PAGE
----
THE RUSSO-JAPANESE war of 1905 shook the world for two reasons. One, for the first time an Asian power defeated a European power in a naval war. Two, the winners, the Japanese, converted a vessel they had captured from the Russian fleet, fashioned it into a seaplane carrier, and began projecting power. It would conduct the first naval-launched air raids during World War I.
Wakamiya was modified as a regular aircraft carrier in 1920. It was scrapped in 1932, nine years before six Japanese aircraft carriers attacked the US naval base at Pearl Harbour in Hawaii. The attack on Pearl Harbour, on December 7, 1941, validated the power of aircraft carriers.
World War II Japan had 26 aircraft carrier fleet, which included Hosho, the first purpose-built aircraft carrier in the world. After the atomic bombings of Hiroshima and Nagasaki, Japan entered a period of disarmament and dejection. Today, it has two major helicopter carriers—Izumo and Kaga—but no aircraft carrier. There are, however, plans to convert a helicopter carrier into an aircraft carrier.
The earliest documented occurrence of using a ship for airborne operations was in 1806, when Lord Cochrane of the British Royal Navy launched kites from HMS Pallas (32-gun frigate), to unload propaganda leaflets against Napoleon Bonaparte. The leaflets were tied to kites and they landed on French soil when the strings completely burned.
Many years later, in 1849, inflammable balloons were launched from the Austrian ship SMS Vulcano, for dropping bombs on Venice. The attempt failed, as winds drove the balloons back over the ship.
There were 241 aircraft carriers in the world during World War II. The US had 105 of them. In 1960, it launched the first nuclear-powered aircraft carrier, Enterprise. Over the years, the US has made use of aircraft carriers in the Persian Gulf and Afghanistan, and also to safeguard its interests in the Pacific. After invading Iraq in 2003, aircraft carriers became the principal base of American airpower.
In the early 1940s the US designed a series of 45,000-tonne ships. The Midway, a class of three aircraft carriers, was built with armoured flight decks. Today, the US has 11 aircraft carriers, 10 of them Nimitz class—these are the largest warships in the world. The Nimitz carrier is nuclear-powered and needs refuelling only once in its 50-year service life. It displaces one lakh tonnes.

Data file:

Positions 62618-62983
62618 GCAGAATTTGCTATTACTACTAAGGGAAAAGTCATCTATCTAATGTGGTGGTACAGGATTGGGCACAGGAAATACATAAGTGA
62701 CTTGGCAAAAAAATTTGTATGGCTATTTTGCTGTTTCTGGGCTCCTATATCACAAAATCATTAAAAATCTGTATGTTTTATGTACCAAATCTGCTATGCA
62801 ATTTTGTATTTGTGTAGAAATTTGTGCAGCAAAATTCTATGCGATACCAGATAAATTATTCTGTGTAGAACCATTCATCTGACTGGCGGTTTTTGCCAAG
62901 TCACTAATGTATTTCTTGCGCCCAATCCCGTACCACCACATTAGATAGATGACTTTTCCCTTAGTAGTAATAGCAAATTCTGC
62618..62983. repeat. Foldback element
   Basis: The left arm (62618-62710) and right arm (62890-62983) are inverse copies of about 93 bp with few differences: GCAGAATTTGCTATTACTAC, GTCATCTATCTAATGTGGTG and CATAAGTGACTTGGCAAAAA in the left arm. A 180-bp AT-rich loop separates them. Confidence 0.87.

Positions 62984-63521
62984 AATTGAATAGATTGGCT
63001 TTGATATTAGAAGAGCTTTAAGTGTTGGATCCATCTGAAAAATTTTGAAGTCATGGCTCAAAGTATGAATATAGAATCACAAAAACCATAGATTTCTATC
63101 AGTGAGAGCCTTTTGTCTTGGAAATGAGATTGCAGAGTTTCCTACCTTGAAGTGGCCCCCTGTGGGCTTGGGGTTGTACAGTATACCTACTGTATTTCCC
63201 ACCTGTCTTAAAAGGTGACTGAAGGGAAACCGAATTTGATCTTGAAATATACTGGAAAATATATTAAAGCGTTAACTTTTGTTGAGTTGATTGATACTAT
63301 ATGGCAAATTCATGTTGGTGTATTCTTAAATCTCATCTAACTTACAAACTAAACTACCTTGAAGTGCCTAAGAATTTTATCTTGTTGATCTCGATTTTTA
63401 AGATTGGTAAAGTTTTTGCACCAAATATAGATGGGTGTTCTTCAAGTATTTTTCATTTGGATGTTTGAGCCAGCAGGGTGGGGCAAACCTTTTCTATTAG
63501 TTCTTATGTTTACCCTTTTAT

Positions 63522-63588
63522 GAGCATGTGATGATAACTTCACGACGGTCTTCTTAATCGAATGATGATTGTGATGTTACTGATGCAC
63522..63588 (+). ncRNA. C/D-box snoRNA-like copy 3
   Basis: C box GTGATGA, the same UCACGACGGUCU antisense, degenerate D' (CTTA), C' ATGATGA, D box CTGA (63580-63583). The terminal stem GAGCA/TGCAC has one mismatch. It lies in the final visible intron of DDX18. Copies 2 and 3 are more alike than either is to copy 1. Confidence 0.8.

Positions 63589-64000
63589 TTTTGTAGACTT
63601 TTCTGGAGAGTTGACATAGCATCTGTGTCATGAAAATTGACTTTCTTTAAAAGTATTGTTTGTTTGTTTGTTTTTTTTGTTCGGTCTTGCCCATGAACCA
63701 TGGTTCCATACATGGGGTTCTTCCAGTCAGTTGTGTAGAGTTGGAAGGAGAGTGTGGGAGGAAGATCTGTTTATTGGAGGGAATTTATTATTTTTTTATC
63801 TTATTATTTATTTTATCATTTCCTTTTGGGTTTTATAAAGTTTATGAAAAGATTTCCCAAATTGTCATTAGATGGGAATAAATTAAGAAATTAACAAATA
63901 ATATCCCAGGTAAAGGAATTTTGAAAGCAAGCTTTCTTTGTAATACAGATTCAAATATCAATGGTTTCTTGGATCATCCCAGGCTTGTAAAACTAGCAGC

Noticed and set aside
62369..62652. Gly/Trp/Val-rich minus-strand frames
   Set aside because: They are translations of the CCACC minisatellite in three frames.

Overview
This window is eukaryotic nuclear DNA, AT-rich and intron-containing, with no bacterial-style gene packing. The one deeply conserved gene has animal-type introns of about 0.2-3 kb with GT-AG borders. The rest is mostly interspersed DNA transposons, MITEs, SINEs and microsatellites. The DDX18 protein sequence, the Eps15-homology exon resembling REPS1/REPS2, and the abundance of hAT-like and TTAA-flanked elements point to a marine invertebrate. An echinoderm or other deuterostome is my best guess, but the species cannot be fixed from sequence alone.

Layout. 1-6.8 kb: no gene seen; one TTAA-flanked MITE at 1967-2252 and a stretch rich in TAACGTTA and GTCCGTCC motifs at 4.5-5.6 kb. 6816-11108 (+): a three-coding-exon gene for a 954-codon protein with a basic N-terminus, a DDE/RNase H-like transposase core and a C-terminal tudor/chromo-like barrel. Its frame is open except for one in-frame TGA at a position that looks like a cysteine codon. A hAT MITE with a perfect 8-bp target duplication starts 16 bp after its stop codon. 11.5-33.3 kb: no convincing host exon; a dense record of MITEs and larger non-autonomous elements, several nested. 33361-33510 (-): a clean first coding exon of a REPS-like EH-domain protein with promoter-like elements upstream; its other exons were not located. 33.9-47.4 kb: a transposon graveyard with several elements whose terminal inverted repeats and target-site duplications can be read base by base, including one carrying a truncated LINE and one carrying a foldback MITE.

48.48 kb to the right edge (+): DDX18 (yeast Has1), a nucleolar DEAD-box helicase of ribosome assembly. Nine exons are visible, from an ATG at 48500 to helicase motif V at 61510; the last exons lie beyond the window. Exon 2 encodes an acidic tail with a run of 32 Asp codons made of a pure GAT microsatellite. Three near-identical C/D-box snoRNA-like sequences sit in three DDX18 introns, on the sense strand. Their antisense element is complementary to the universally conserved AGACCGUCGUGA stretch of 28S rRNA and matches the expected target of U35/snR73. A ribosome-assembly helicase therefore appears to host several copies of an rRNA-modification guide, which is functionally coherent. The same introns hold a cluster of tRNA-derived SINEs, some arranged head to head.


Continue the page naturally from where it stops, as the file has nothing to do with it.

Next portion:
Nimitz will soon make way for five Gerald R. Ford carriers. Though its hull is similar to Nimitz, Ford will have more space, speed and power, and greater displacement.
The British navy has two Queen Elizabeth-class aircraft carriers. Interestingly, during its initial deployment earlier this year, HMS Queen Elizabeth spotted Chinese submarines on the South China Sea, after which accompanying frigates and helicopters cornered the Chinese.
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China’s third aircraft carrier, Fujan, has a weight of 80,000 tonnes and can carry up to 50 aircraft, including manned drones and boats. Though yet to be commissioned, it is more powerful and more technically advanced than the other two carriers, Liaoning and Shandong. These two entered service in 2012 and 2019, respectively. China, though, has been operating aircraft carriers since the 1980s.
The French have a nuclear-powered carrier, named after Charles de Gaulle. Launched in 1994, it made its first voyage in 2001. It can carry 40 aircraft and has a displacement of 38,000 tonnes.
Vikrant is India’s fourth aircraft carrier. While Vikrant (1961-1997) and Viraat (1987-2016) were of British origin, Vikramaditya (2013 onwards) is of Russian origin. Russia stopped making aircraft carriers after the collapse of the Soviet Union, whose biggest shipyard was in Ukraine. Russia’s only aircraft carrier now is Admiral Kuznetsov, which has a displacement of 60,000 tonnes and can carry 40 helicopters and aircraft.
With inputs from Ajish P. Joy